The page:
Does Impression Share Matter? (Part II in a series)

What do you do to fix low Impression Share? That’s the question we were left with at the end of the last Impression Share post. But before we get to that, there is something else about Impression Share that should be discussed. Does It Matter? Impression Share is only provided at the campaign level. In most accounts, campaigns are roll-ups of many ad groups, and ad groups are roll ups of many keywords. Usually keywords and ad groups are not all of the same type or importance. whocaresSo before getting too flustered about missing impression share it’s worth stopping to decide if it matters, or more precisely if you can actually tell if it matters. Suppose we have a campaign called ‘Bedroom Furnishings’ which contains 27 ad groups for everything from ‘nightstands’ to ‘sheets and pillow cases’. Within each ad group are 50 to 500 keywords, of various levels of importance and at various match types and bids. For this business, suppose that within Bedroom Furnishings, 70% of sales are bedroom sets, 10% are headboards, 8% are lamps and the remainder are all kinds of little things. (assume all of these sales are profitable.) In other words, only 3 of the 27 Ad Groups represent 88% of the company sales and profit. In this case all the Impression Share metrics are useless. The campaigns and ad groups are not organized in a way that allows us to use the IS information as it is provided. There are too many different types of targets mixed into a single campaign. For some of the ad groups it contains we really want all the impressions we can get. For others, there are more firm ROI targets and beyond a certain point we can’t afford to bid. Still others just don’t matter much. If we want to use and benefit from IS metrics, we need to reorganize so that one campaign holds the large volume (and profit) ad-groups, and within those ad-groups only the successful corresponding keywords. Move the marginal keywords and ad-groups into their own campaign that can be tracked separately. And move all the other ad groups and keyword into a third campaign. This is the minimum reorganization to make IS useful.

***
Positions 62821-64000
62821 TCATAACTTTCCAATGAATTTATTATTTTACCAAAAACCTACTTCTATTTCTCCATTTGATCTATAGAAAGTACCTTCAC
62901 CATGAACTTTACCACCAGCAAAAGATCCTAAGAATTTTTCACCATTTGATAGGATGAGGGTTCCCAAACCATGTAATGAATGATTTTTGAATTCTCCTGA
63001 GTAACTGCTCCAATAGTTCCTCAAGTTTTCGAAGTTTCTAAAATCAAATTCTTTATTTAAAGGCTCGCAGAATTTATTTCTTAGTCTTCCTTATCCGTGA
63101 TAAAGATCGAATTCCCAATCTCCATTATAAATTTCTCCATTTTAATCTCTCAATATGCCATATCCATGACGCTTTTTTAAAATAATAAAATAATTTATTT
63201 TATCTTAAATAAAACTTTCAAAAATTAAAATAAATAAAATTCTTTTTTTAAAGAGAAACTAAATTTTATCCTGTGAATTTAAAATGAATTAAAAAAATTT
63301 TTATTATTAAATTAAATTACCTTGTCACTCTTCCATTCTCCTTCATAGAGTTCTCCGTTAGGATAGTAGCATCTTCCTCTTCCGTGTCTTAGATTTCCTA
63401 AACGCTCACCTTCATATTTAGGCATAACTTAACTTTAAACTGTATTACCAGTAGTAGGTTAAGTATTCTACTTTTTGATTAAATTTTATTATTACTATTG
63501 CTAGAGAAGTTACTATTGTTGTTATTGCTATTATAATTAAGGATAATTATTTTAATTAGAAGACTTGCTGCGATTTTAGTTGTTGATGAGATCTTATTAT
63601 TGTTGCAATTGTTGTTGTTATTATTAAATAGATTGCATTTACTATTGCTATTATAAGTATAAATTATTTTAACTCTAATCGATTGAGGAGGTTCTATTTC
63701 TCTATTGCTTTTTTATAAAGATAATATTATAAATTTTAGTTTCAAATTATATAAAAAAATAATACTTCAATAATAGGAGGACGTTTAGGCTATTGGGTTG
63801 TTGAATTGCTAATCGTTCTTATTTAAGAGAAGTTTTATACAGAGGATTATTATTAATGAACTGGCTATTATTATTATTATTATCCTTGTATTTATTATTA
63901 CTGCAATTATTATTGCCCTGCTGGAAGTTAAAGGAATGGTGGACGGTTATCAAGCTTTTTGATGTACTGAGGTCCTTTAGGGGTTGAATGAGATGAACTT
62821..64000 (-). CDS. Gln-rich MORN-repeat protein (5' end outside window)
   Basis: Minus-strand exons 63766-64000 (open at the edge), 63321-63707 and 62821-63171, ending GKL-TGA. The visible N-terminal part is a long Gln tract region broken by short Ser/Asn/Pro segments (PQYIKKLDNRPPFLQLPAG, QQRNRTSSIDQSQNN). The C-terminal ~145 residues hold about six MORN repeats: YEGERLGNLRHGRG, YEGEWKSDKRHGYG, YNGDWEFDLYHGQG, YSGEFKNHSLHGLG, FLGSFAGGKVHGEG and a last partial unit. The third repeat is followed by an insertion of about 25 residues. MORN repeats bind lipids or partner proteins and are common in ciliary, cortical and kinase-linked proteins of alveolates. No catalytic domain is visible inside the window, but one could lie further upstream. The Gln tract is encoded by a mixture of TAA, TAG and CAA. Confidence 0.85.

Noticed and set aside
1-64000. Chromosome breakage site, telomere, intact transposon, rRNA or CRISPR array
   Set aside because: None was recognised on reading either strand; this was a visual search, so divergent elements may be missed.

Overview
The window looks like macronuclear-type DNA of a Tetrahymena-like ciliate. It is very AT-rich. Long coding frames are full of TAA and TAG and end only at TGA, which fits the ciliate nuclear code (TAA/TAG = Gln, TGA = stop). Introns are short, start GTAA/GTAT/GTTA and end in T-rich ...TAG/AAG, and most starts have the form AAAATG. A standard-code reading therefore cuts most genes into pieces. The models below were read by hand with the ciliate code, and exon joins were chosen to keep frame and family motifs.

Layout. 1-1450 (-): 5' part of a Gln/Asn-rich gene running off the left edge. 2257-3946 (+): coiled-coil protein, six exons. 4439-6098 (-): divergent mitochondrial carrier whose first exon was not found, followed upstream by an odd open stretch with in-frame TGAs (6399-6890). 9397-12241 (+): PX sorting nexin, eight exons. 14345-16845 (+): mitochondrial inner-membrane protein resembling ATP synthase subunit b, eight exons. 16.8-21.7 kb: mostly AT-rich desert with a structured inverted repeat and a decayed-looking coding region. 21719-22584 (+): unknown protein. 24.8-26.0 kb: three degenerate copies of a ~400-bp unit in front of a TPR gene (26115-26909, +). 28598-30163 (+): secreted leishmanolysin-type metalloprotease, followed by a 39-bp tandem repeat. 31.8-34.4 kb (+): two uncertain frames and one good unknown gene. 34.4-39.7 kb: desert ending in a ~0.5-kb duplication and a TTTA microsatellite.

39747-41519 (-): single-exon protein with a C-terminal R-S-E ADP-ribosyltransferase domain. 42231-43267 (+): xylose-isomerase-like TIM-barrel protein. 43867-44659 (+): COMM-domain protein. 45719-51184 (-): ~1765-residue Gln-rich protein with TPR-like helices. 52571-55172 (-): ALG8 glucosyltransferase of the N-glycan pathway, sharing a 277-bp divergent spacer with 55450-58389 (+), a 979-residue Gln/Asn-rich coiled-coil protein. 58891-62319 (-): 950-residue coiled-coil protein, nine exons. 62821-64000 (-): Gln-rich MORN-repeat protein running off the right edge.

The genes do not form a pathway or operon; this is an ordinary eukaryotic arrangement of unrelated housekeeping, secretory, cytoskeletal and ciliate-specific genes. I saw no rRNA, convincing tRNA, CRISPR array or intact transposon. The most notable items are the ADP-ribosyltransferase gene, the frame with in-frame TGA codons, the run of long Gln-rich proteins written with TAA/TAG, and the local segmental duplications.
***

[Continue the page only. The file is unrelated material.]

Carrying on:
• At this point we can look at the IS metrics for our ‘large volume and profitable’ campaign and reasonably obsess about every % we miss.
  • We can watch and work on the ‘marginal keywords and groups’ for these high profit categories, and make smart choices to improve them both in performance and IS.
  • And we can watch the IS for all our other categories but probably not do too much about them.

A Bag of Rocks and Diamonds Let me try and make the whole point another way. gemsPretend you had a bag filled with 10,000 rocks and 100 diamonds. If you knew the bag had a hole and a few dozen things had fallen out, you’d be concerned – but really not know how serious the problem was. Maybe all you lost was a few rocks. Wouldn’t you feel better though if you could put the diamonds in their own little bag and really make sure that nothing fell out? Keywords and ad groups are the same way. You can’t take great care of the good ones when they’re mixed in with all the junk. Separate and segregate. A little bit of a big topic for another time, but the use of Impression Share highlights the need. I’ve written about the problem of averages before. Impression Share is another place that getting average data for a disparate set of things can greatly diminish the value of the information. It’s up to you to organize so that the metrics provided are useful. End of Part II In the next post we’ll leave this issue behind and assume you’ve organized your campaigns in ways that make the IS metrics meaningful, and talk about what to do to fix what you find.



The First Machine Learning Marketing Platform
Built to Scale Search for Local Resellers & Agencies

Automate, optimize and track more campaigns, more profitably.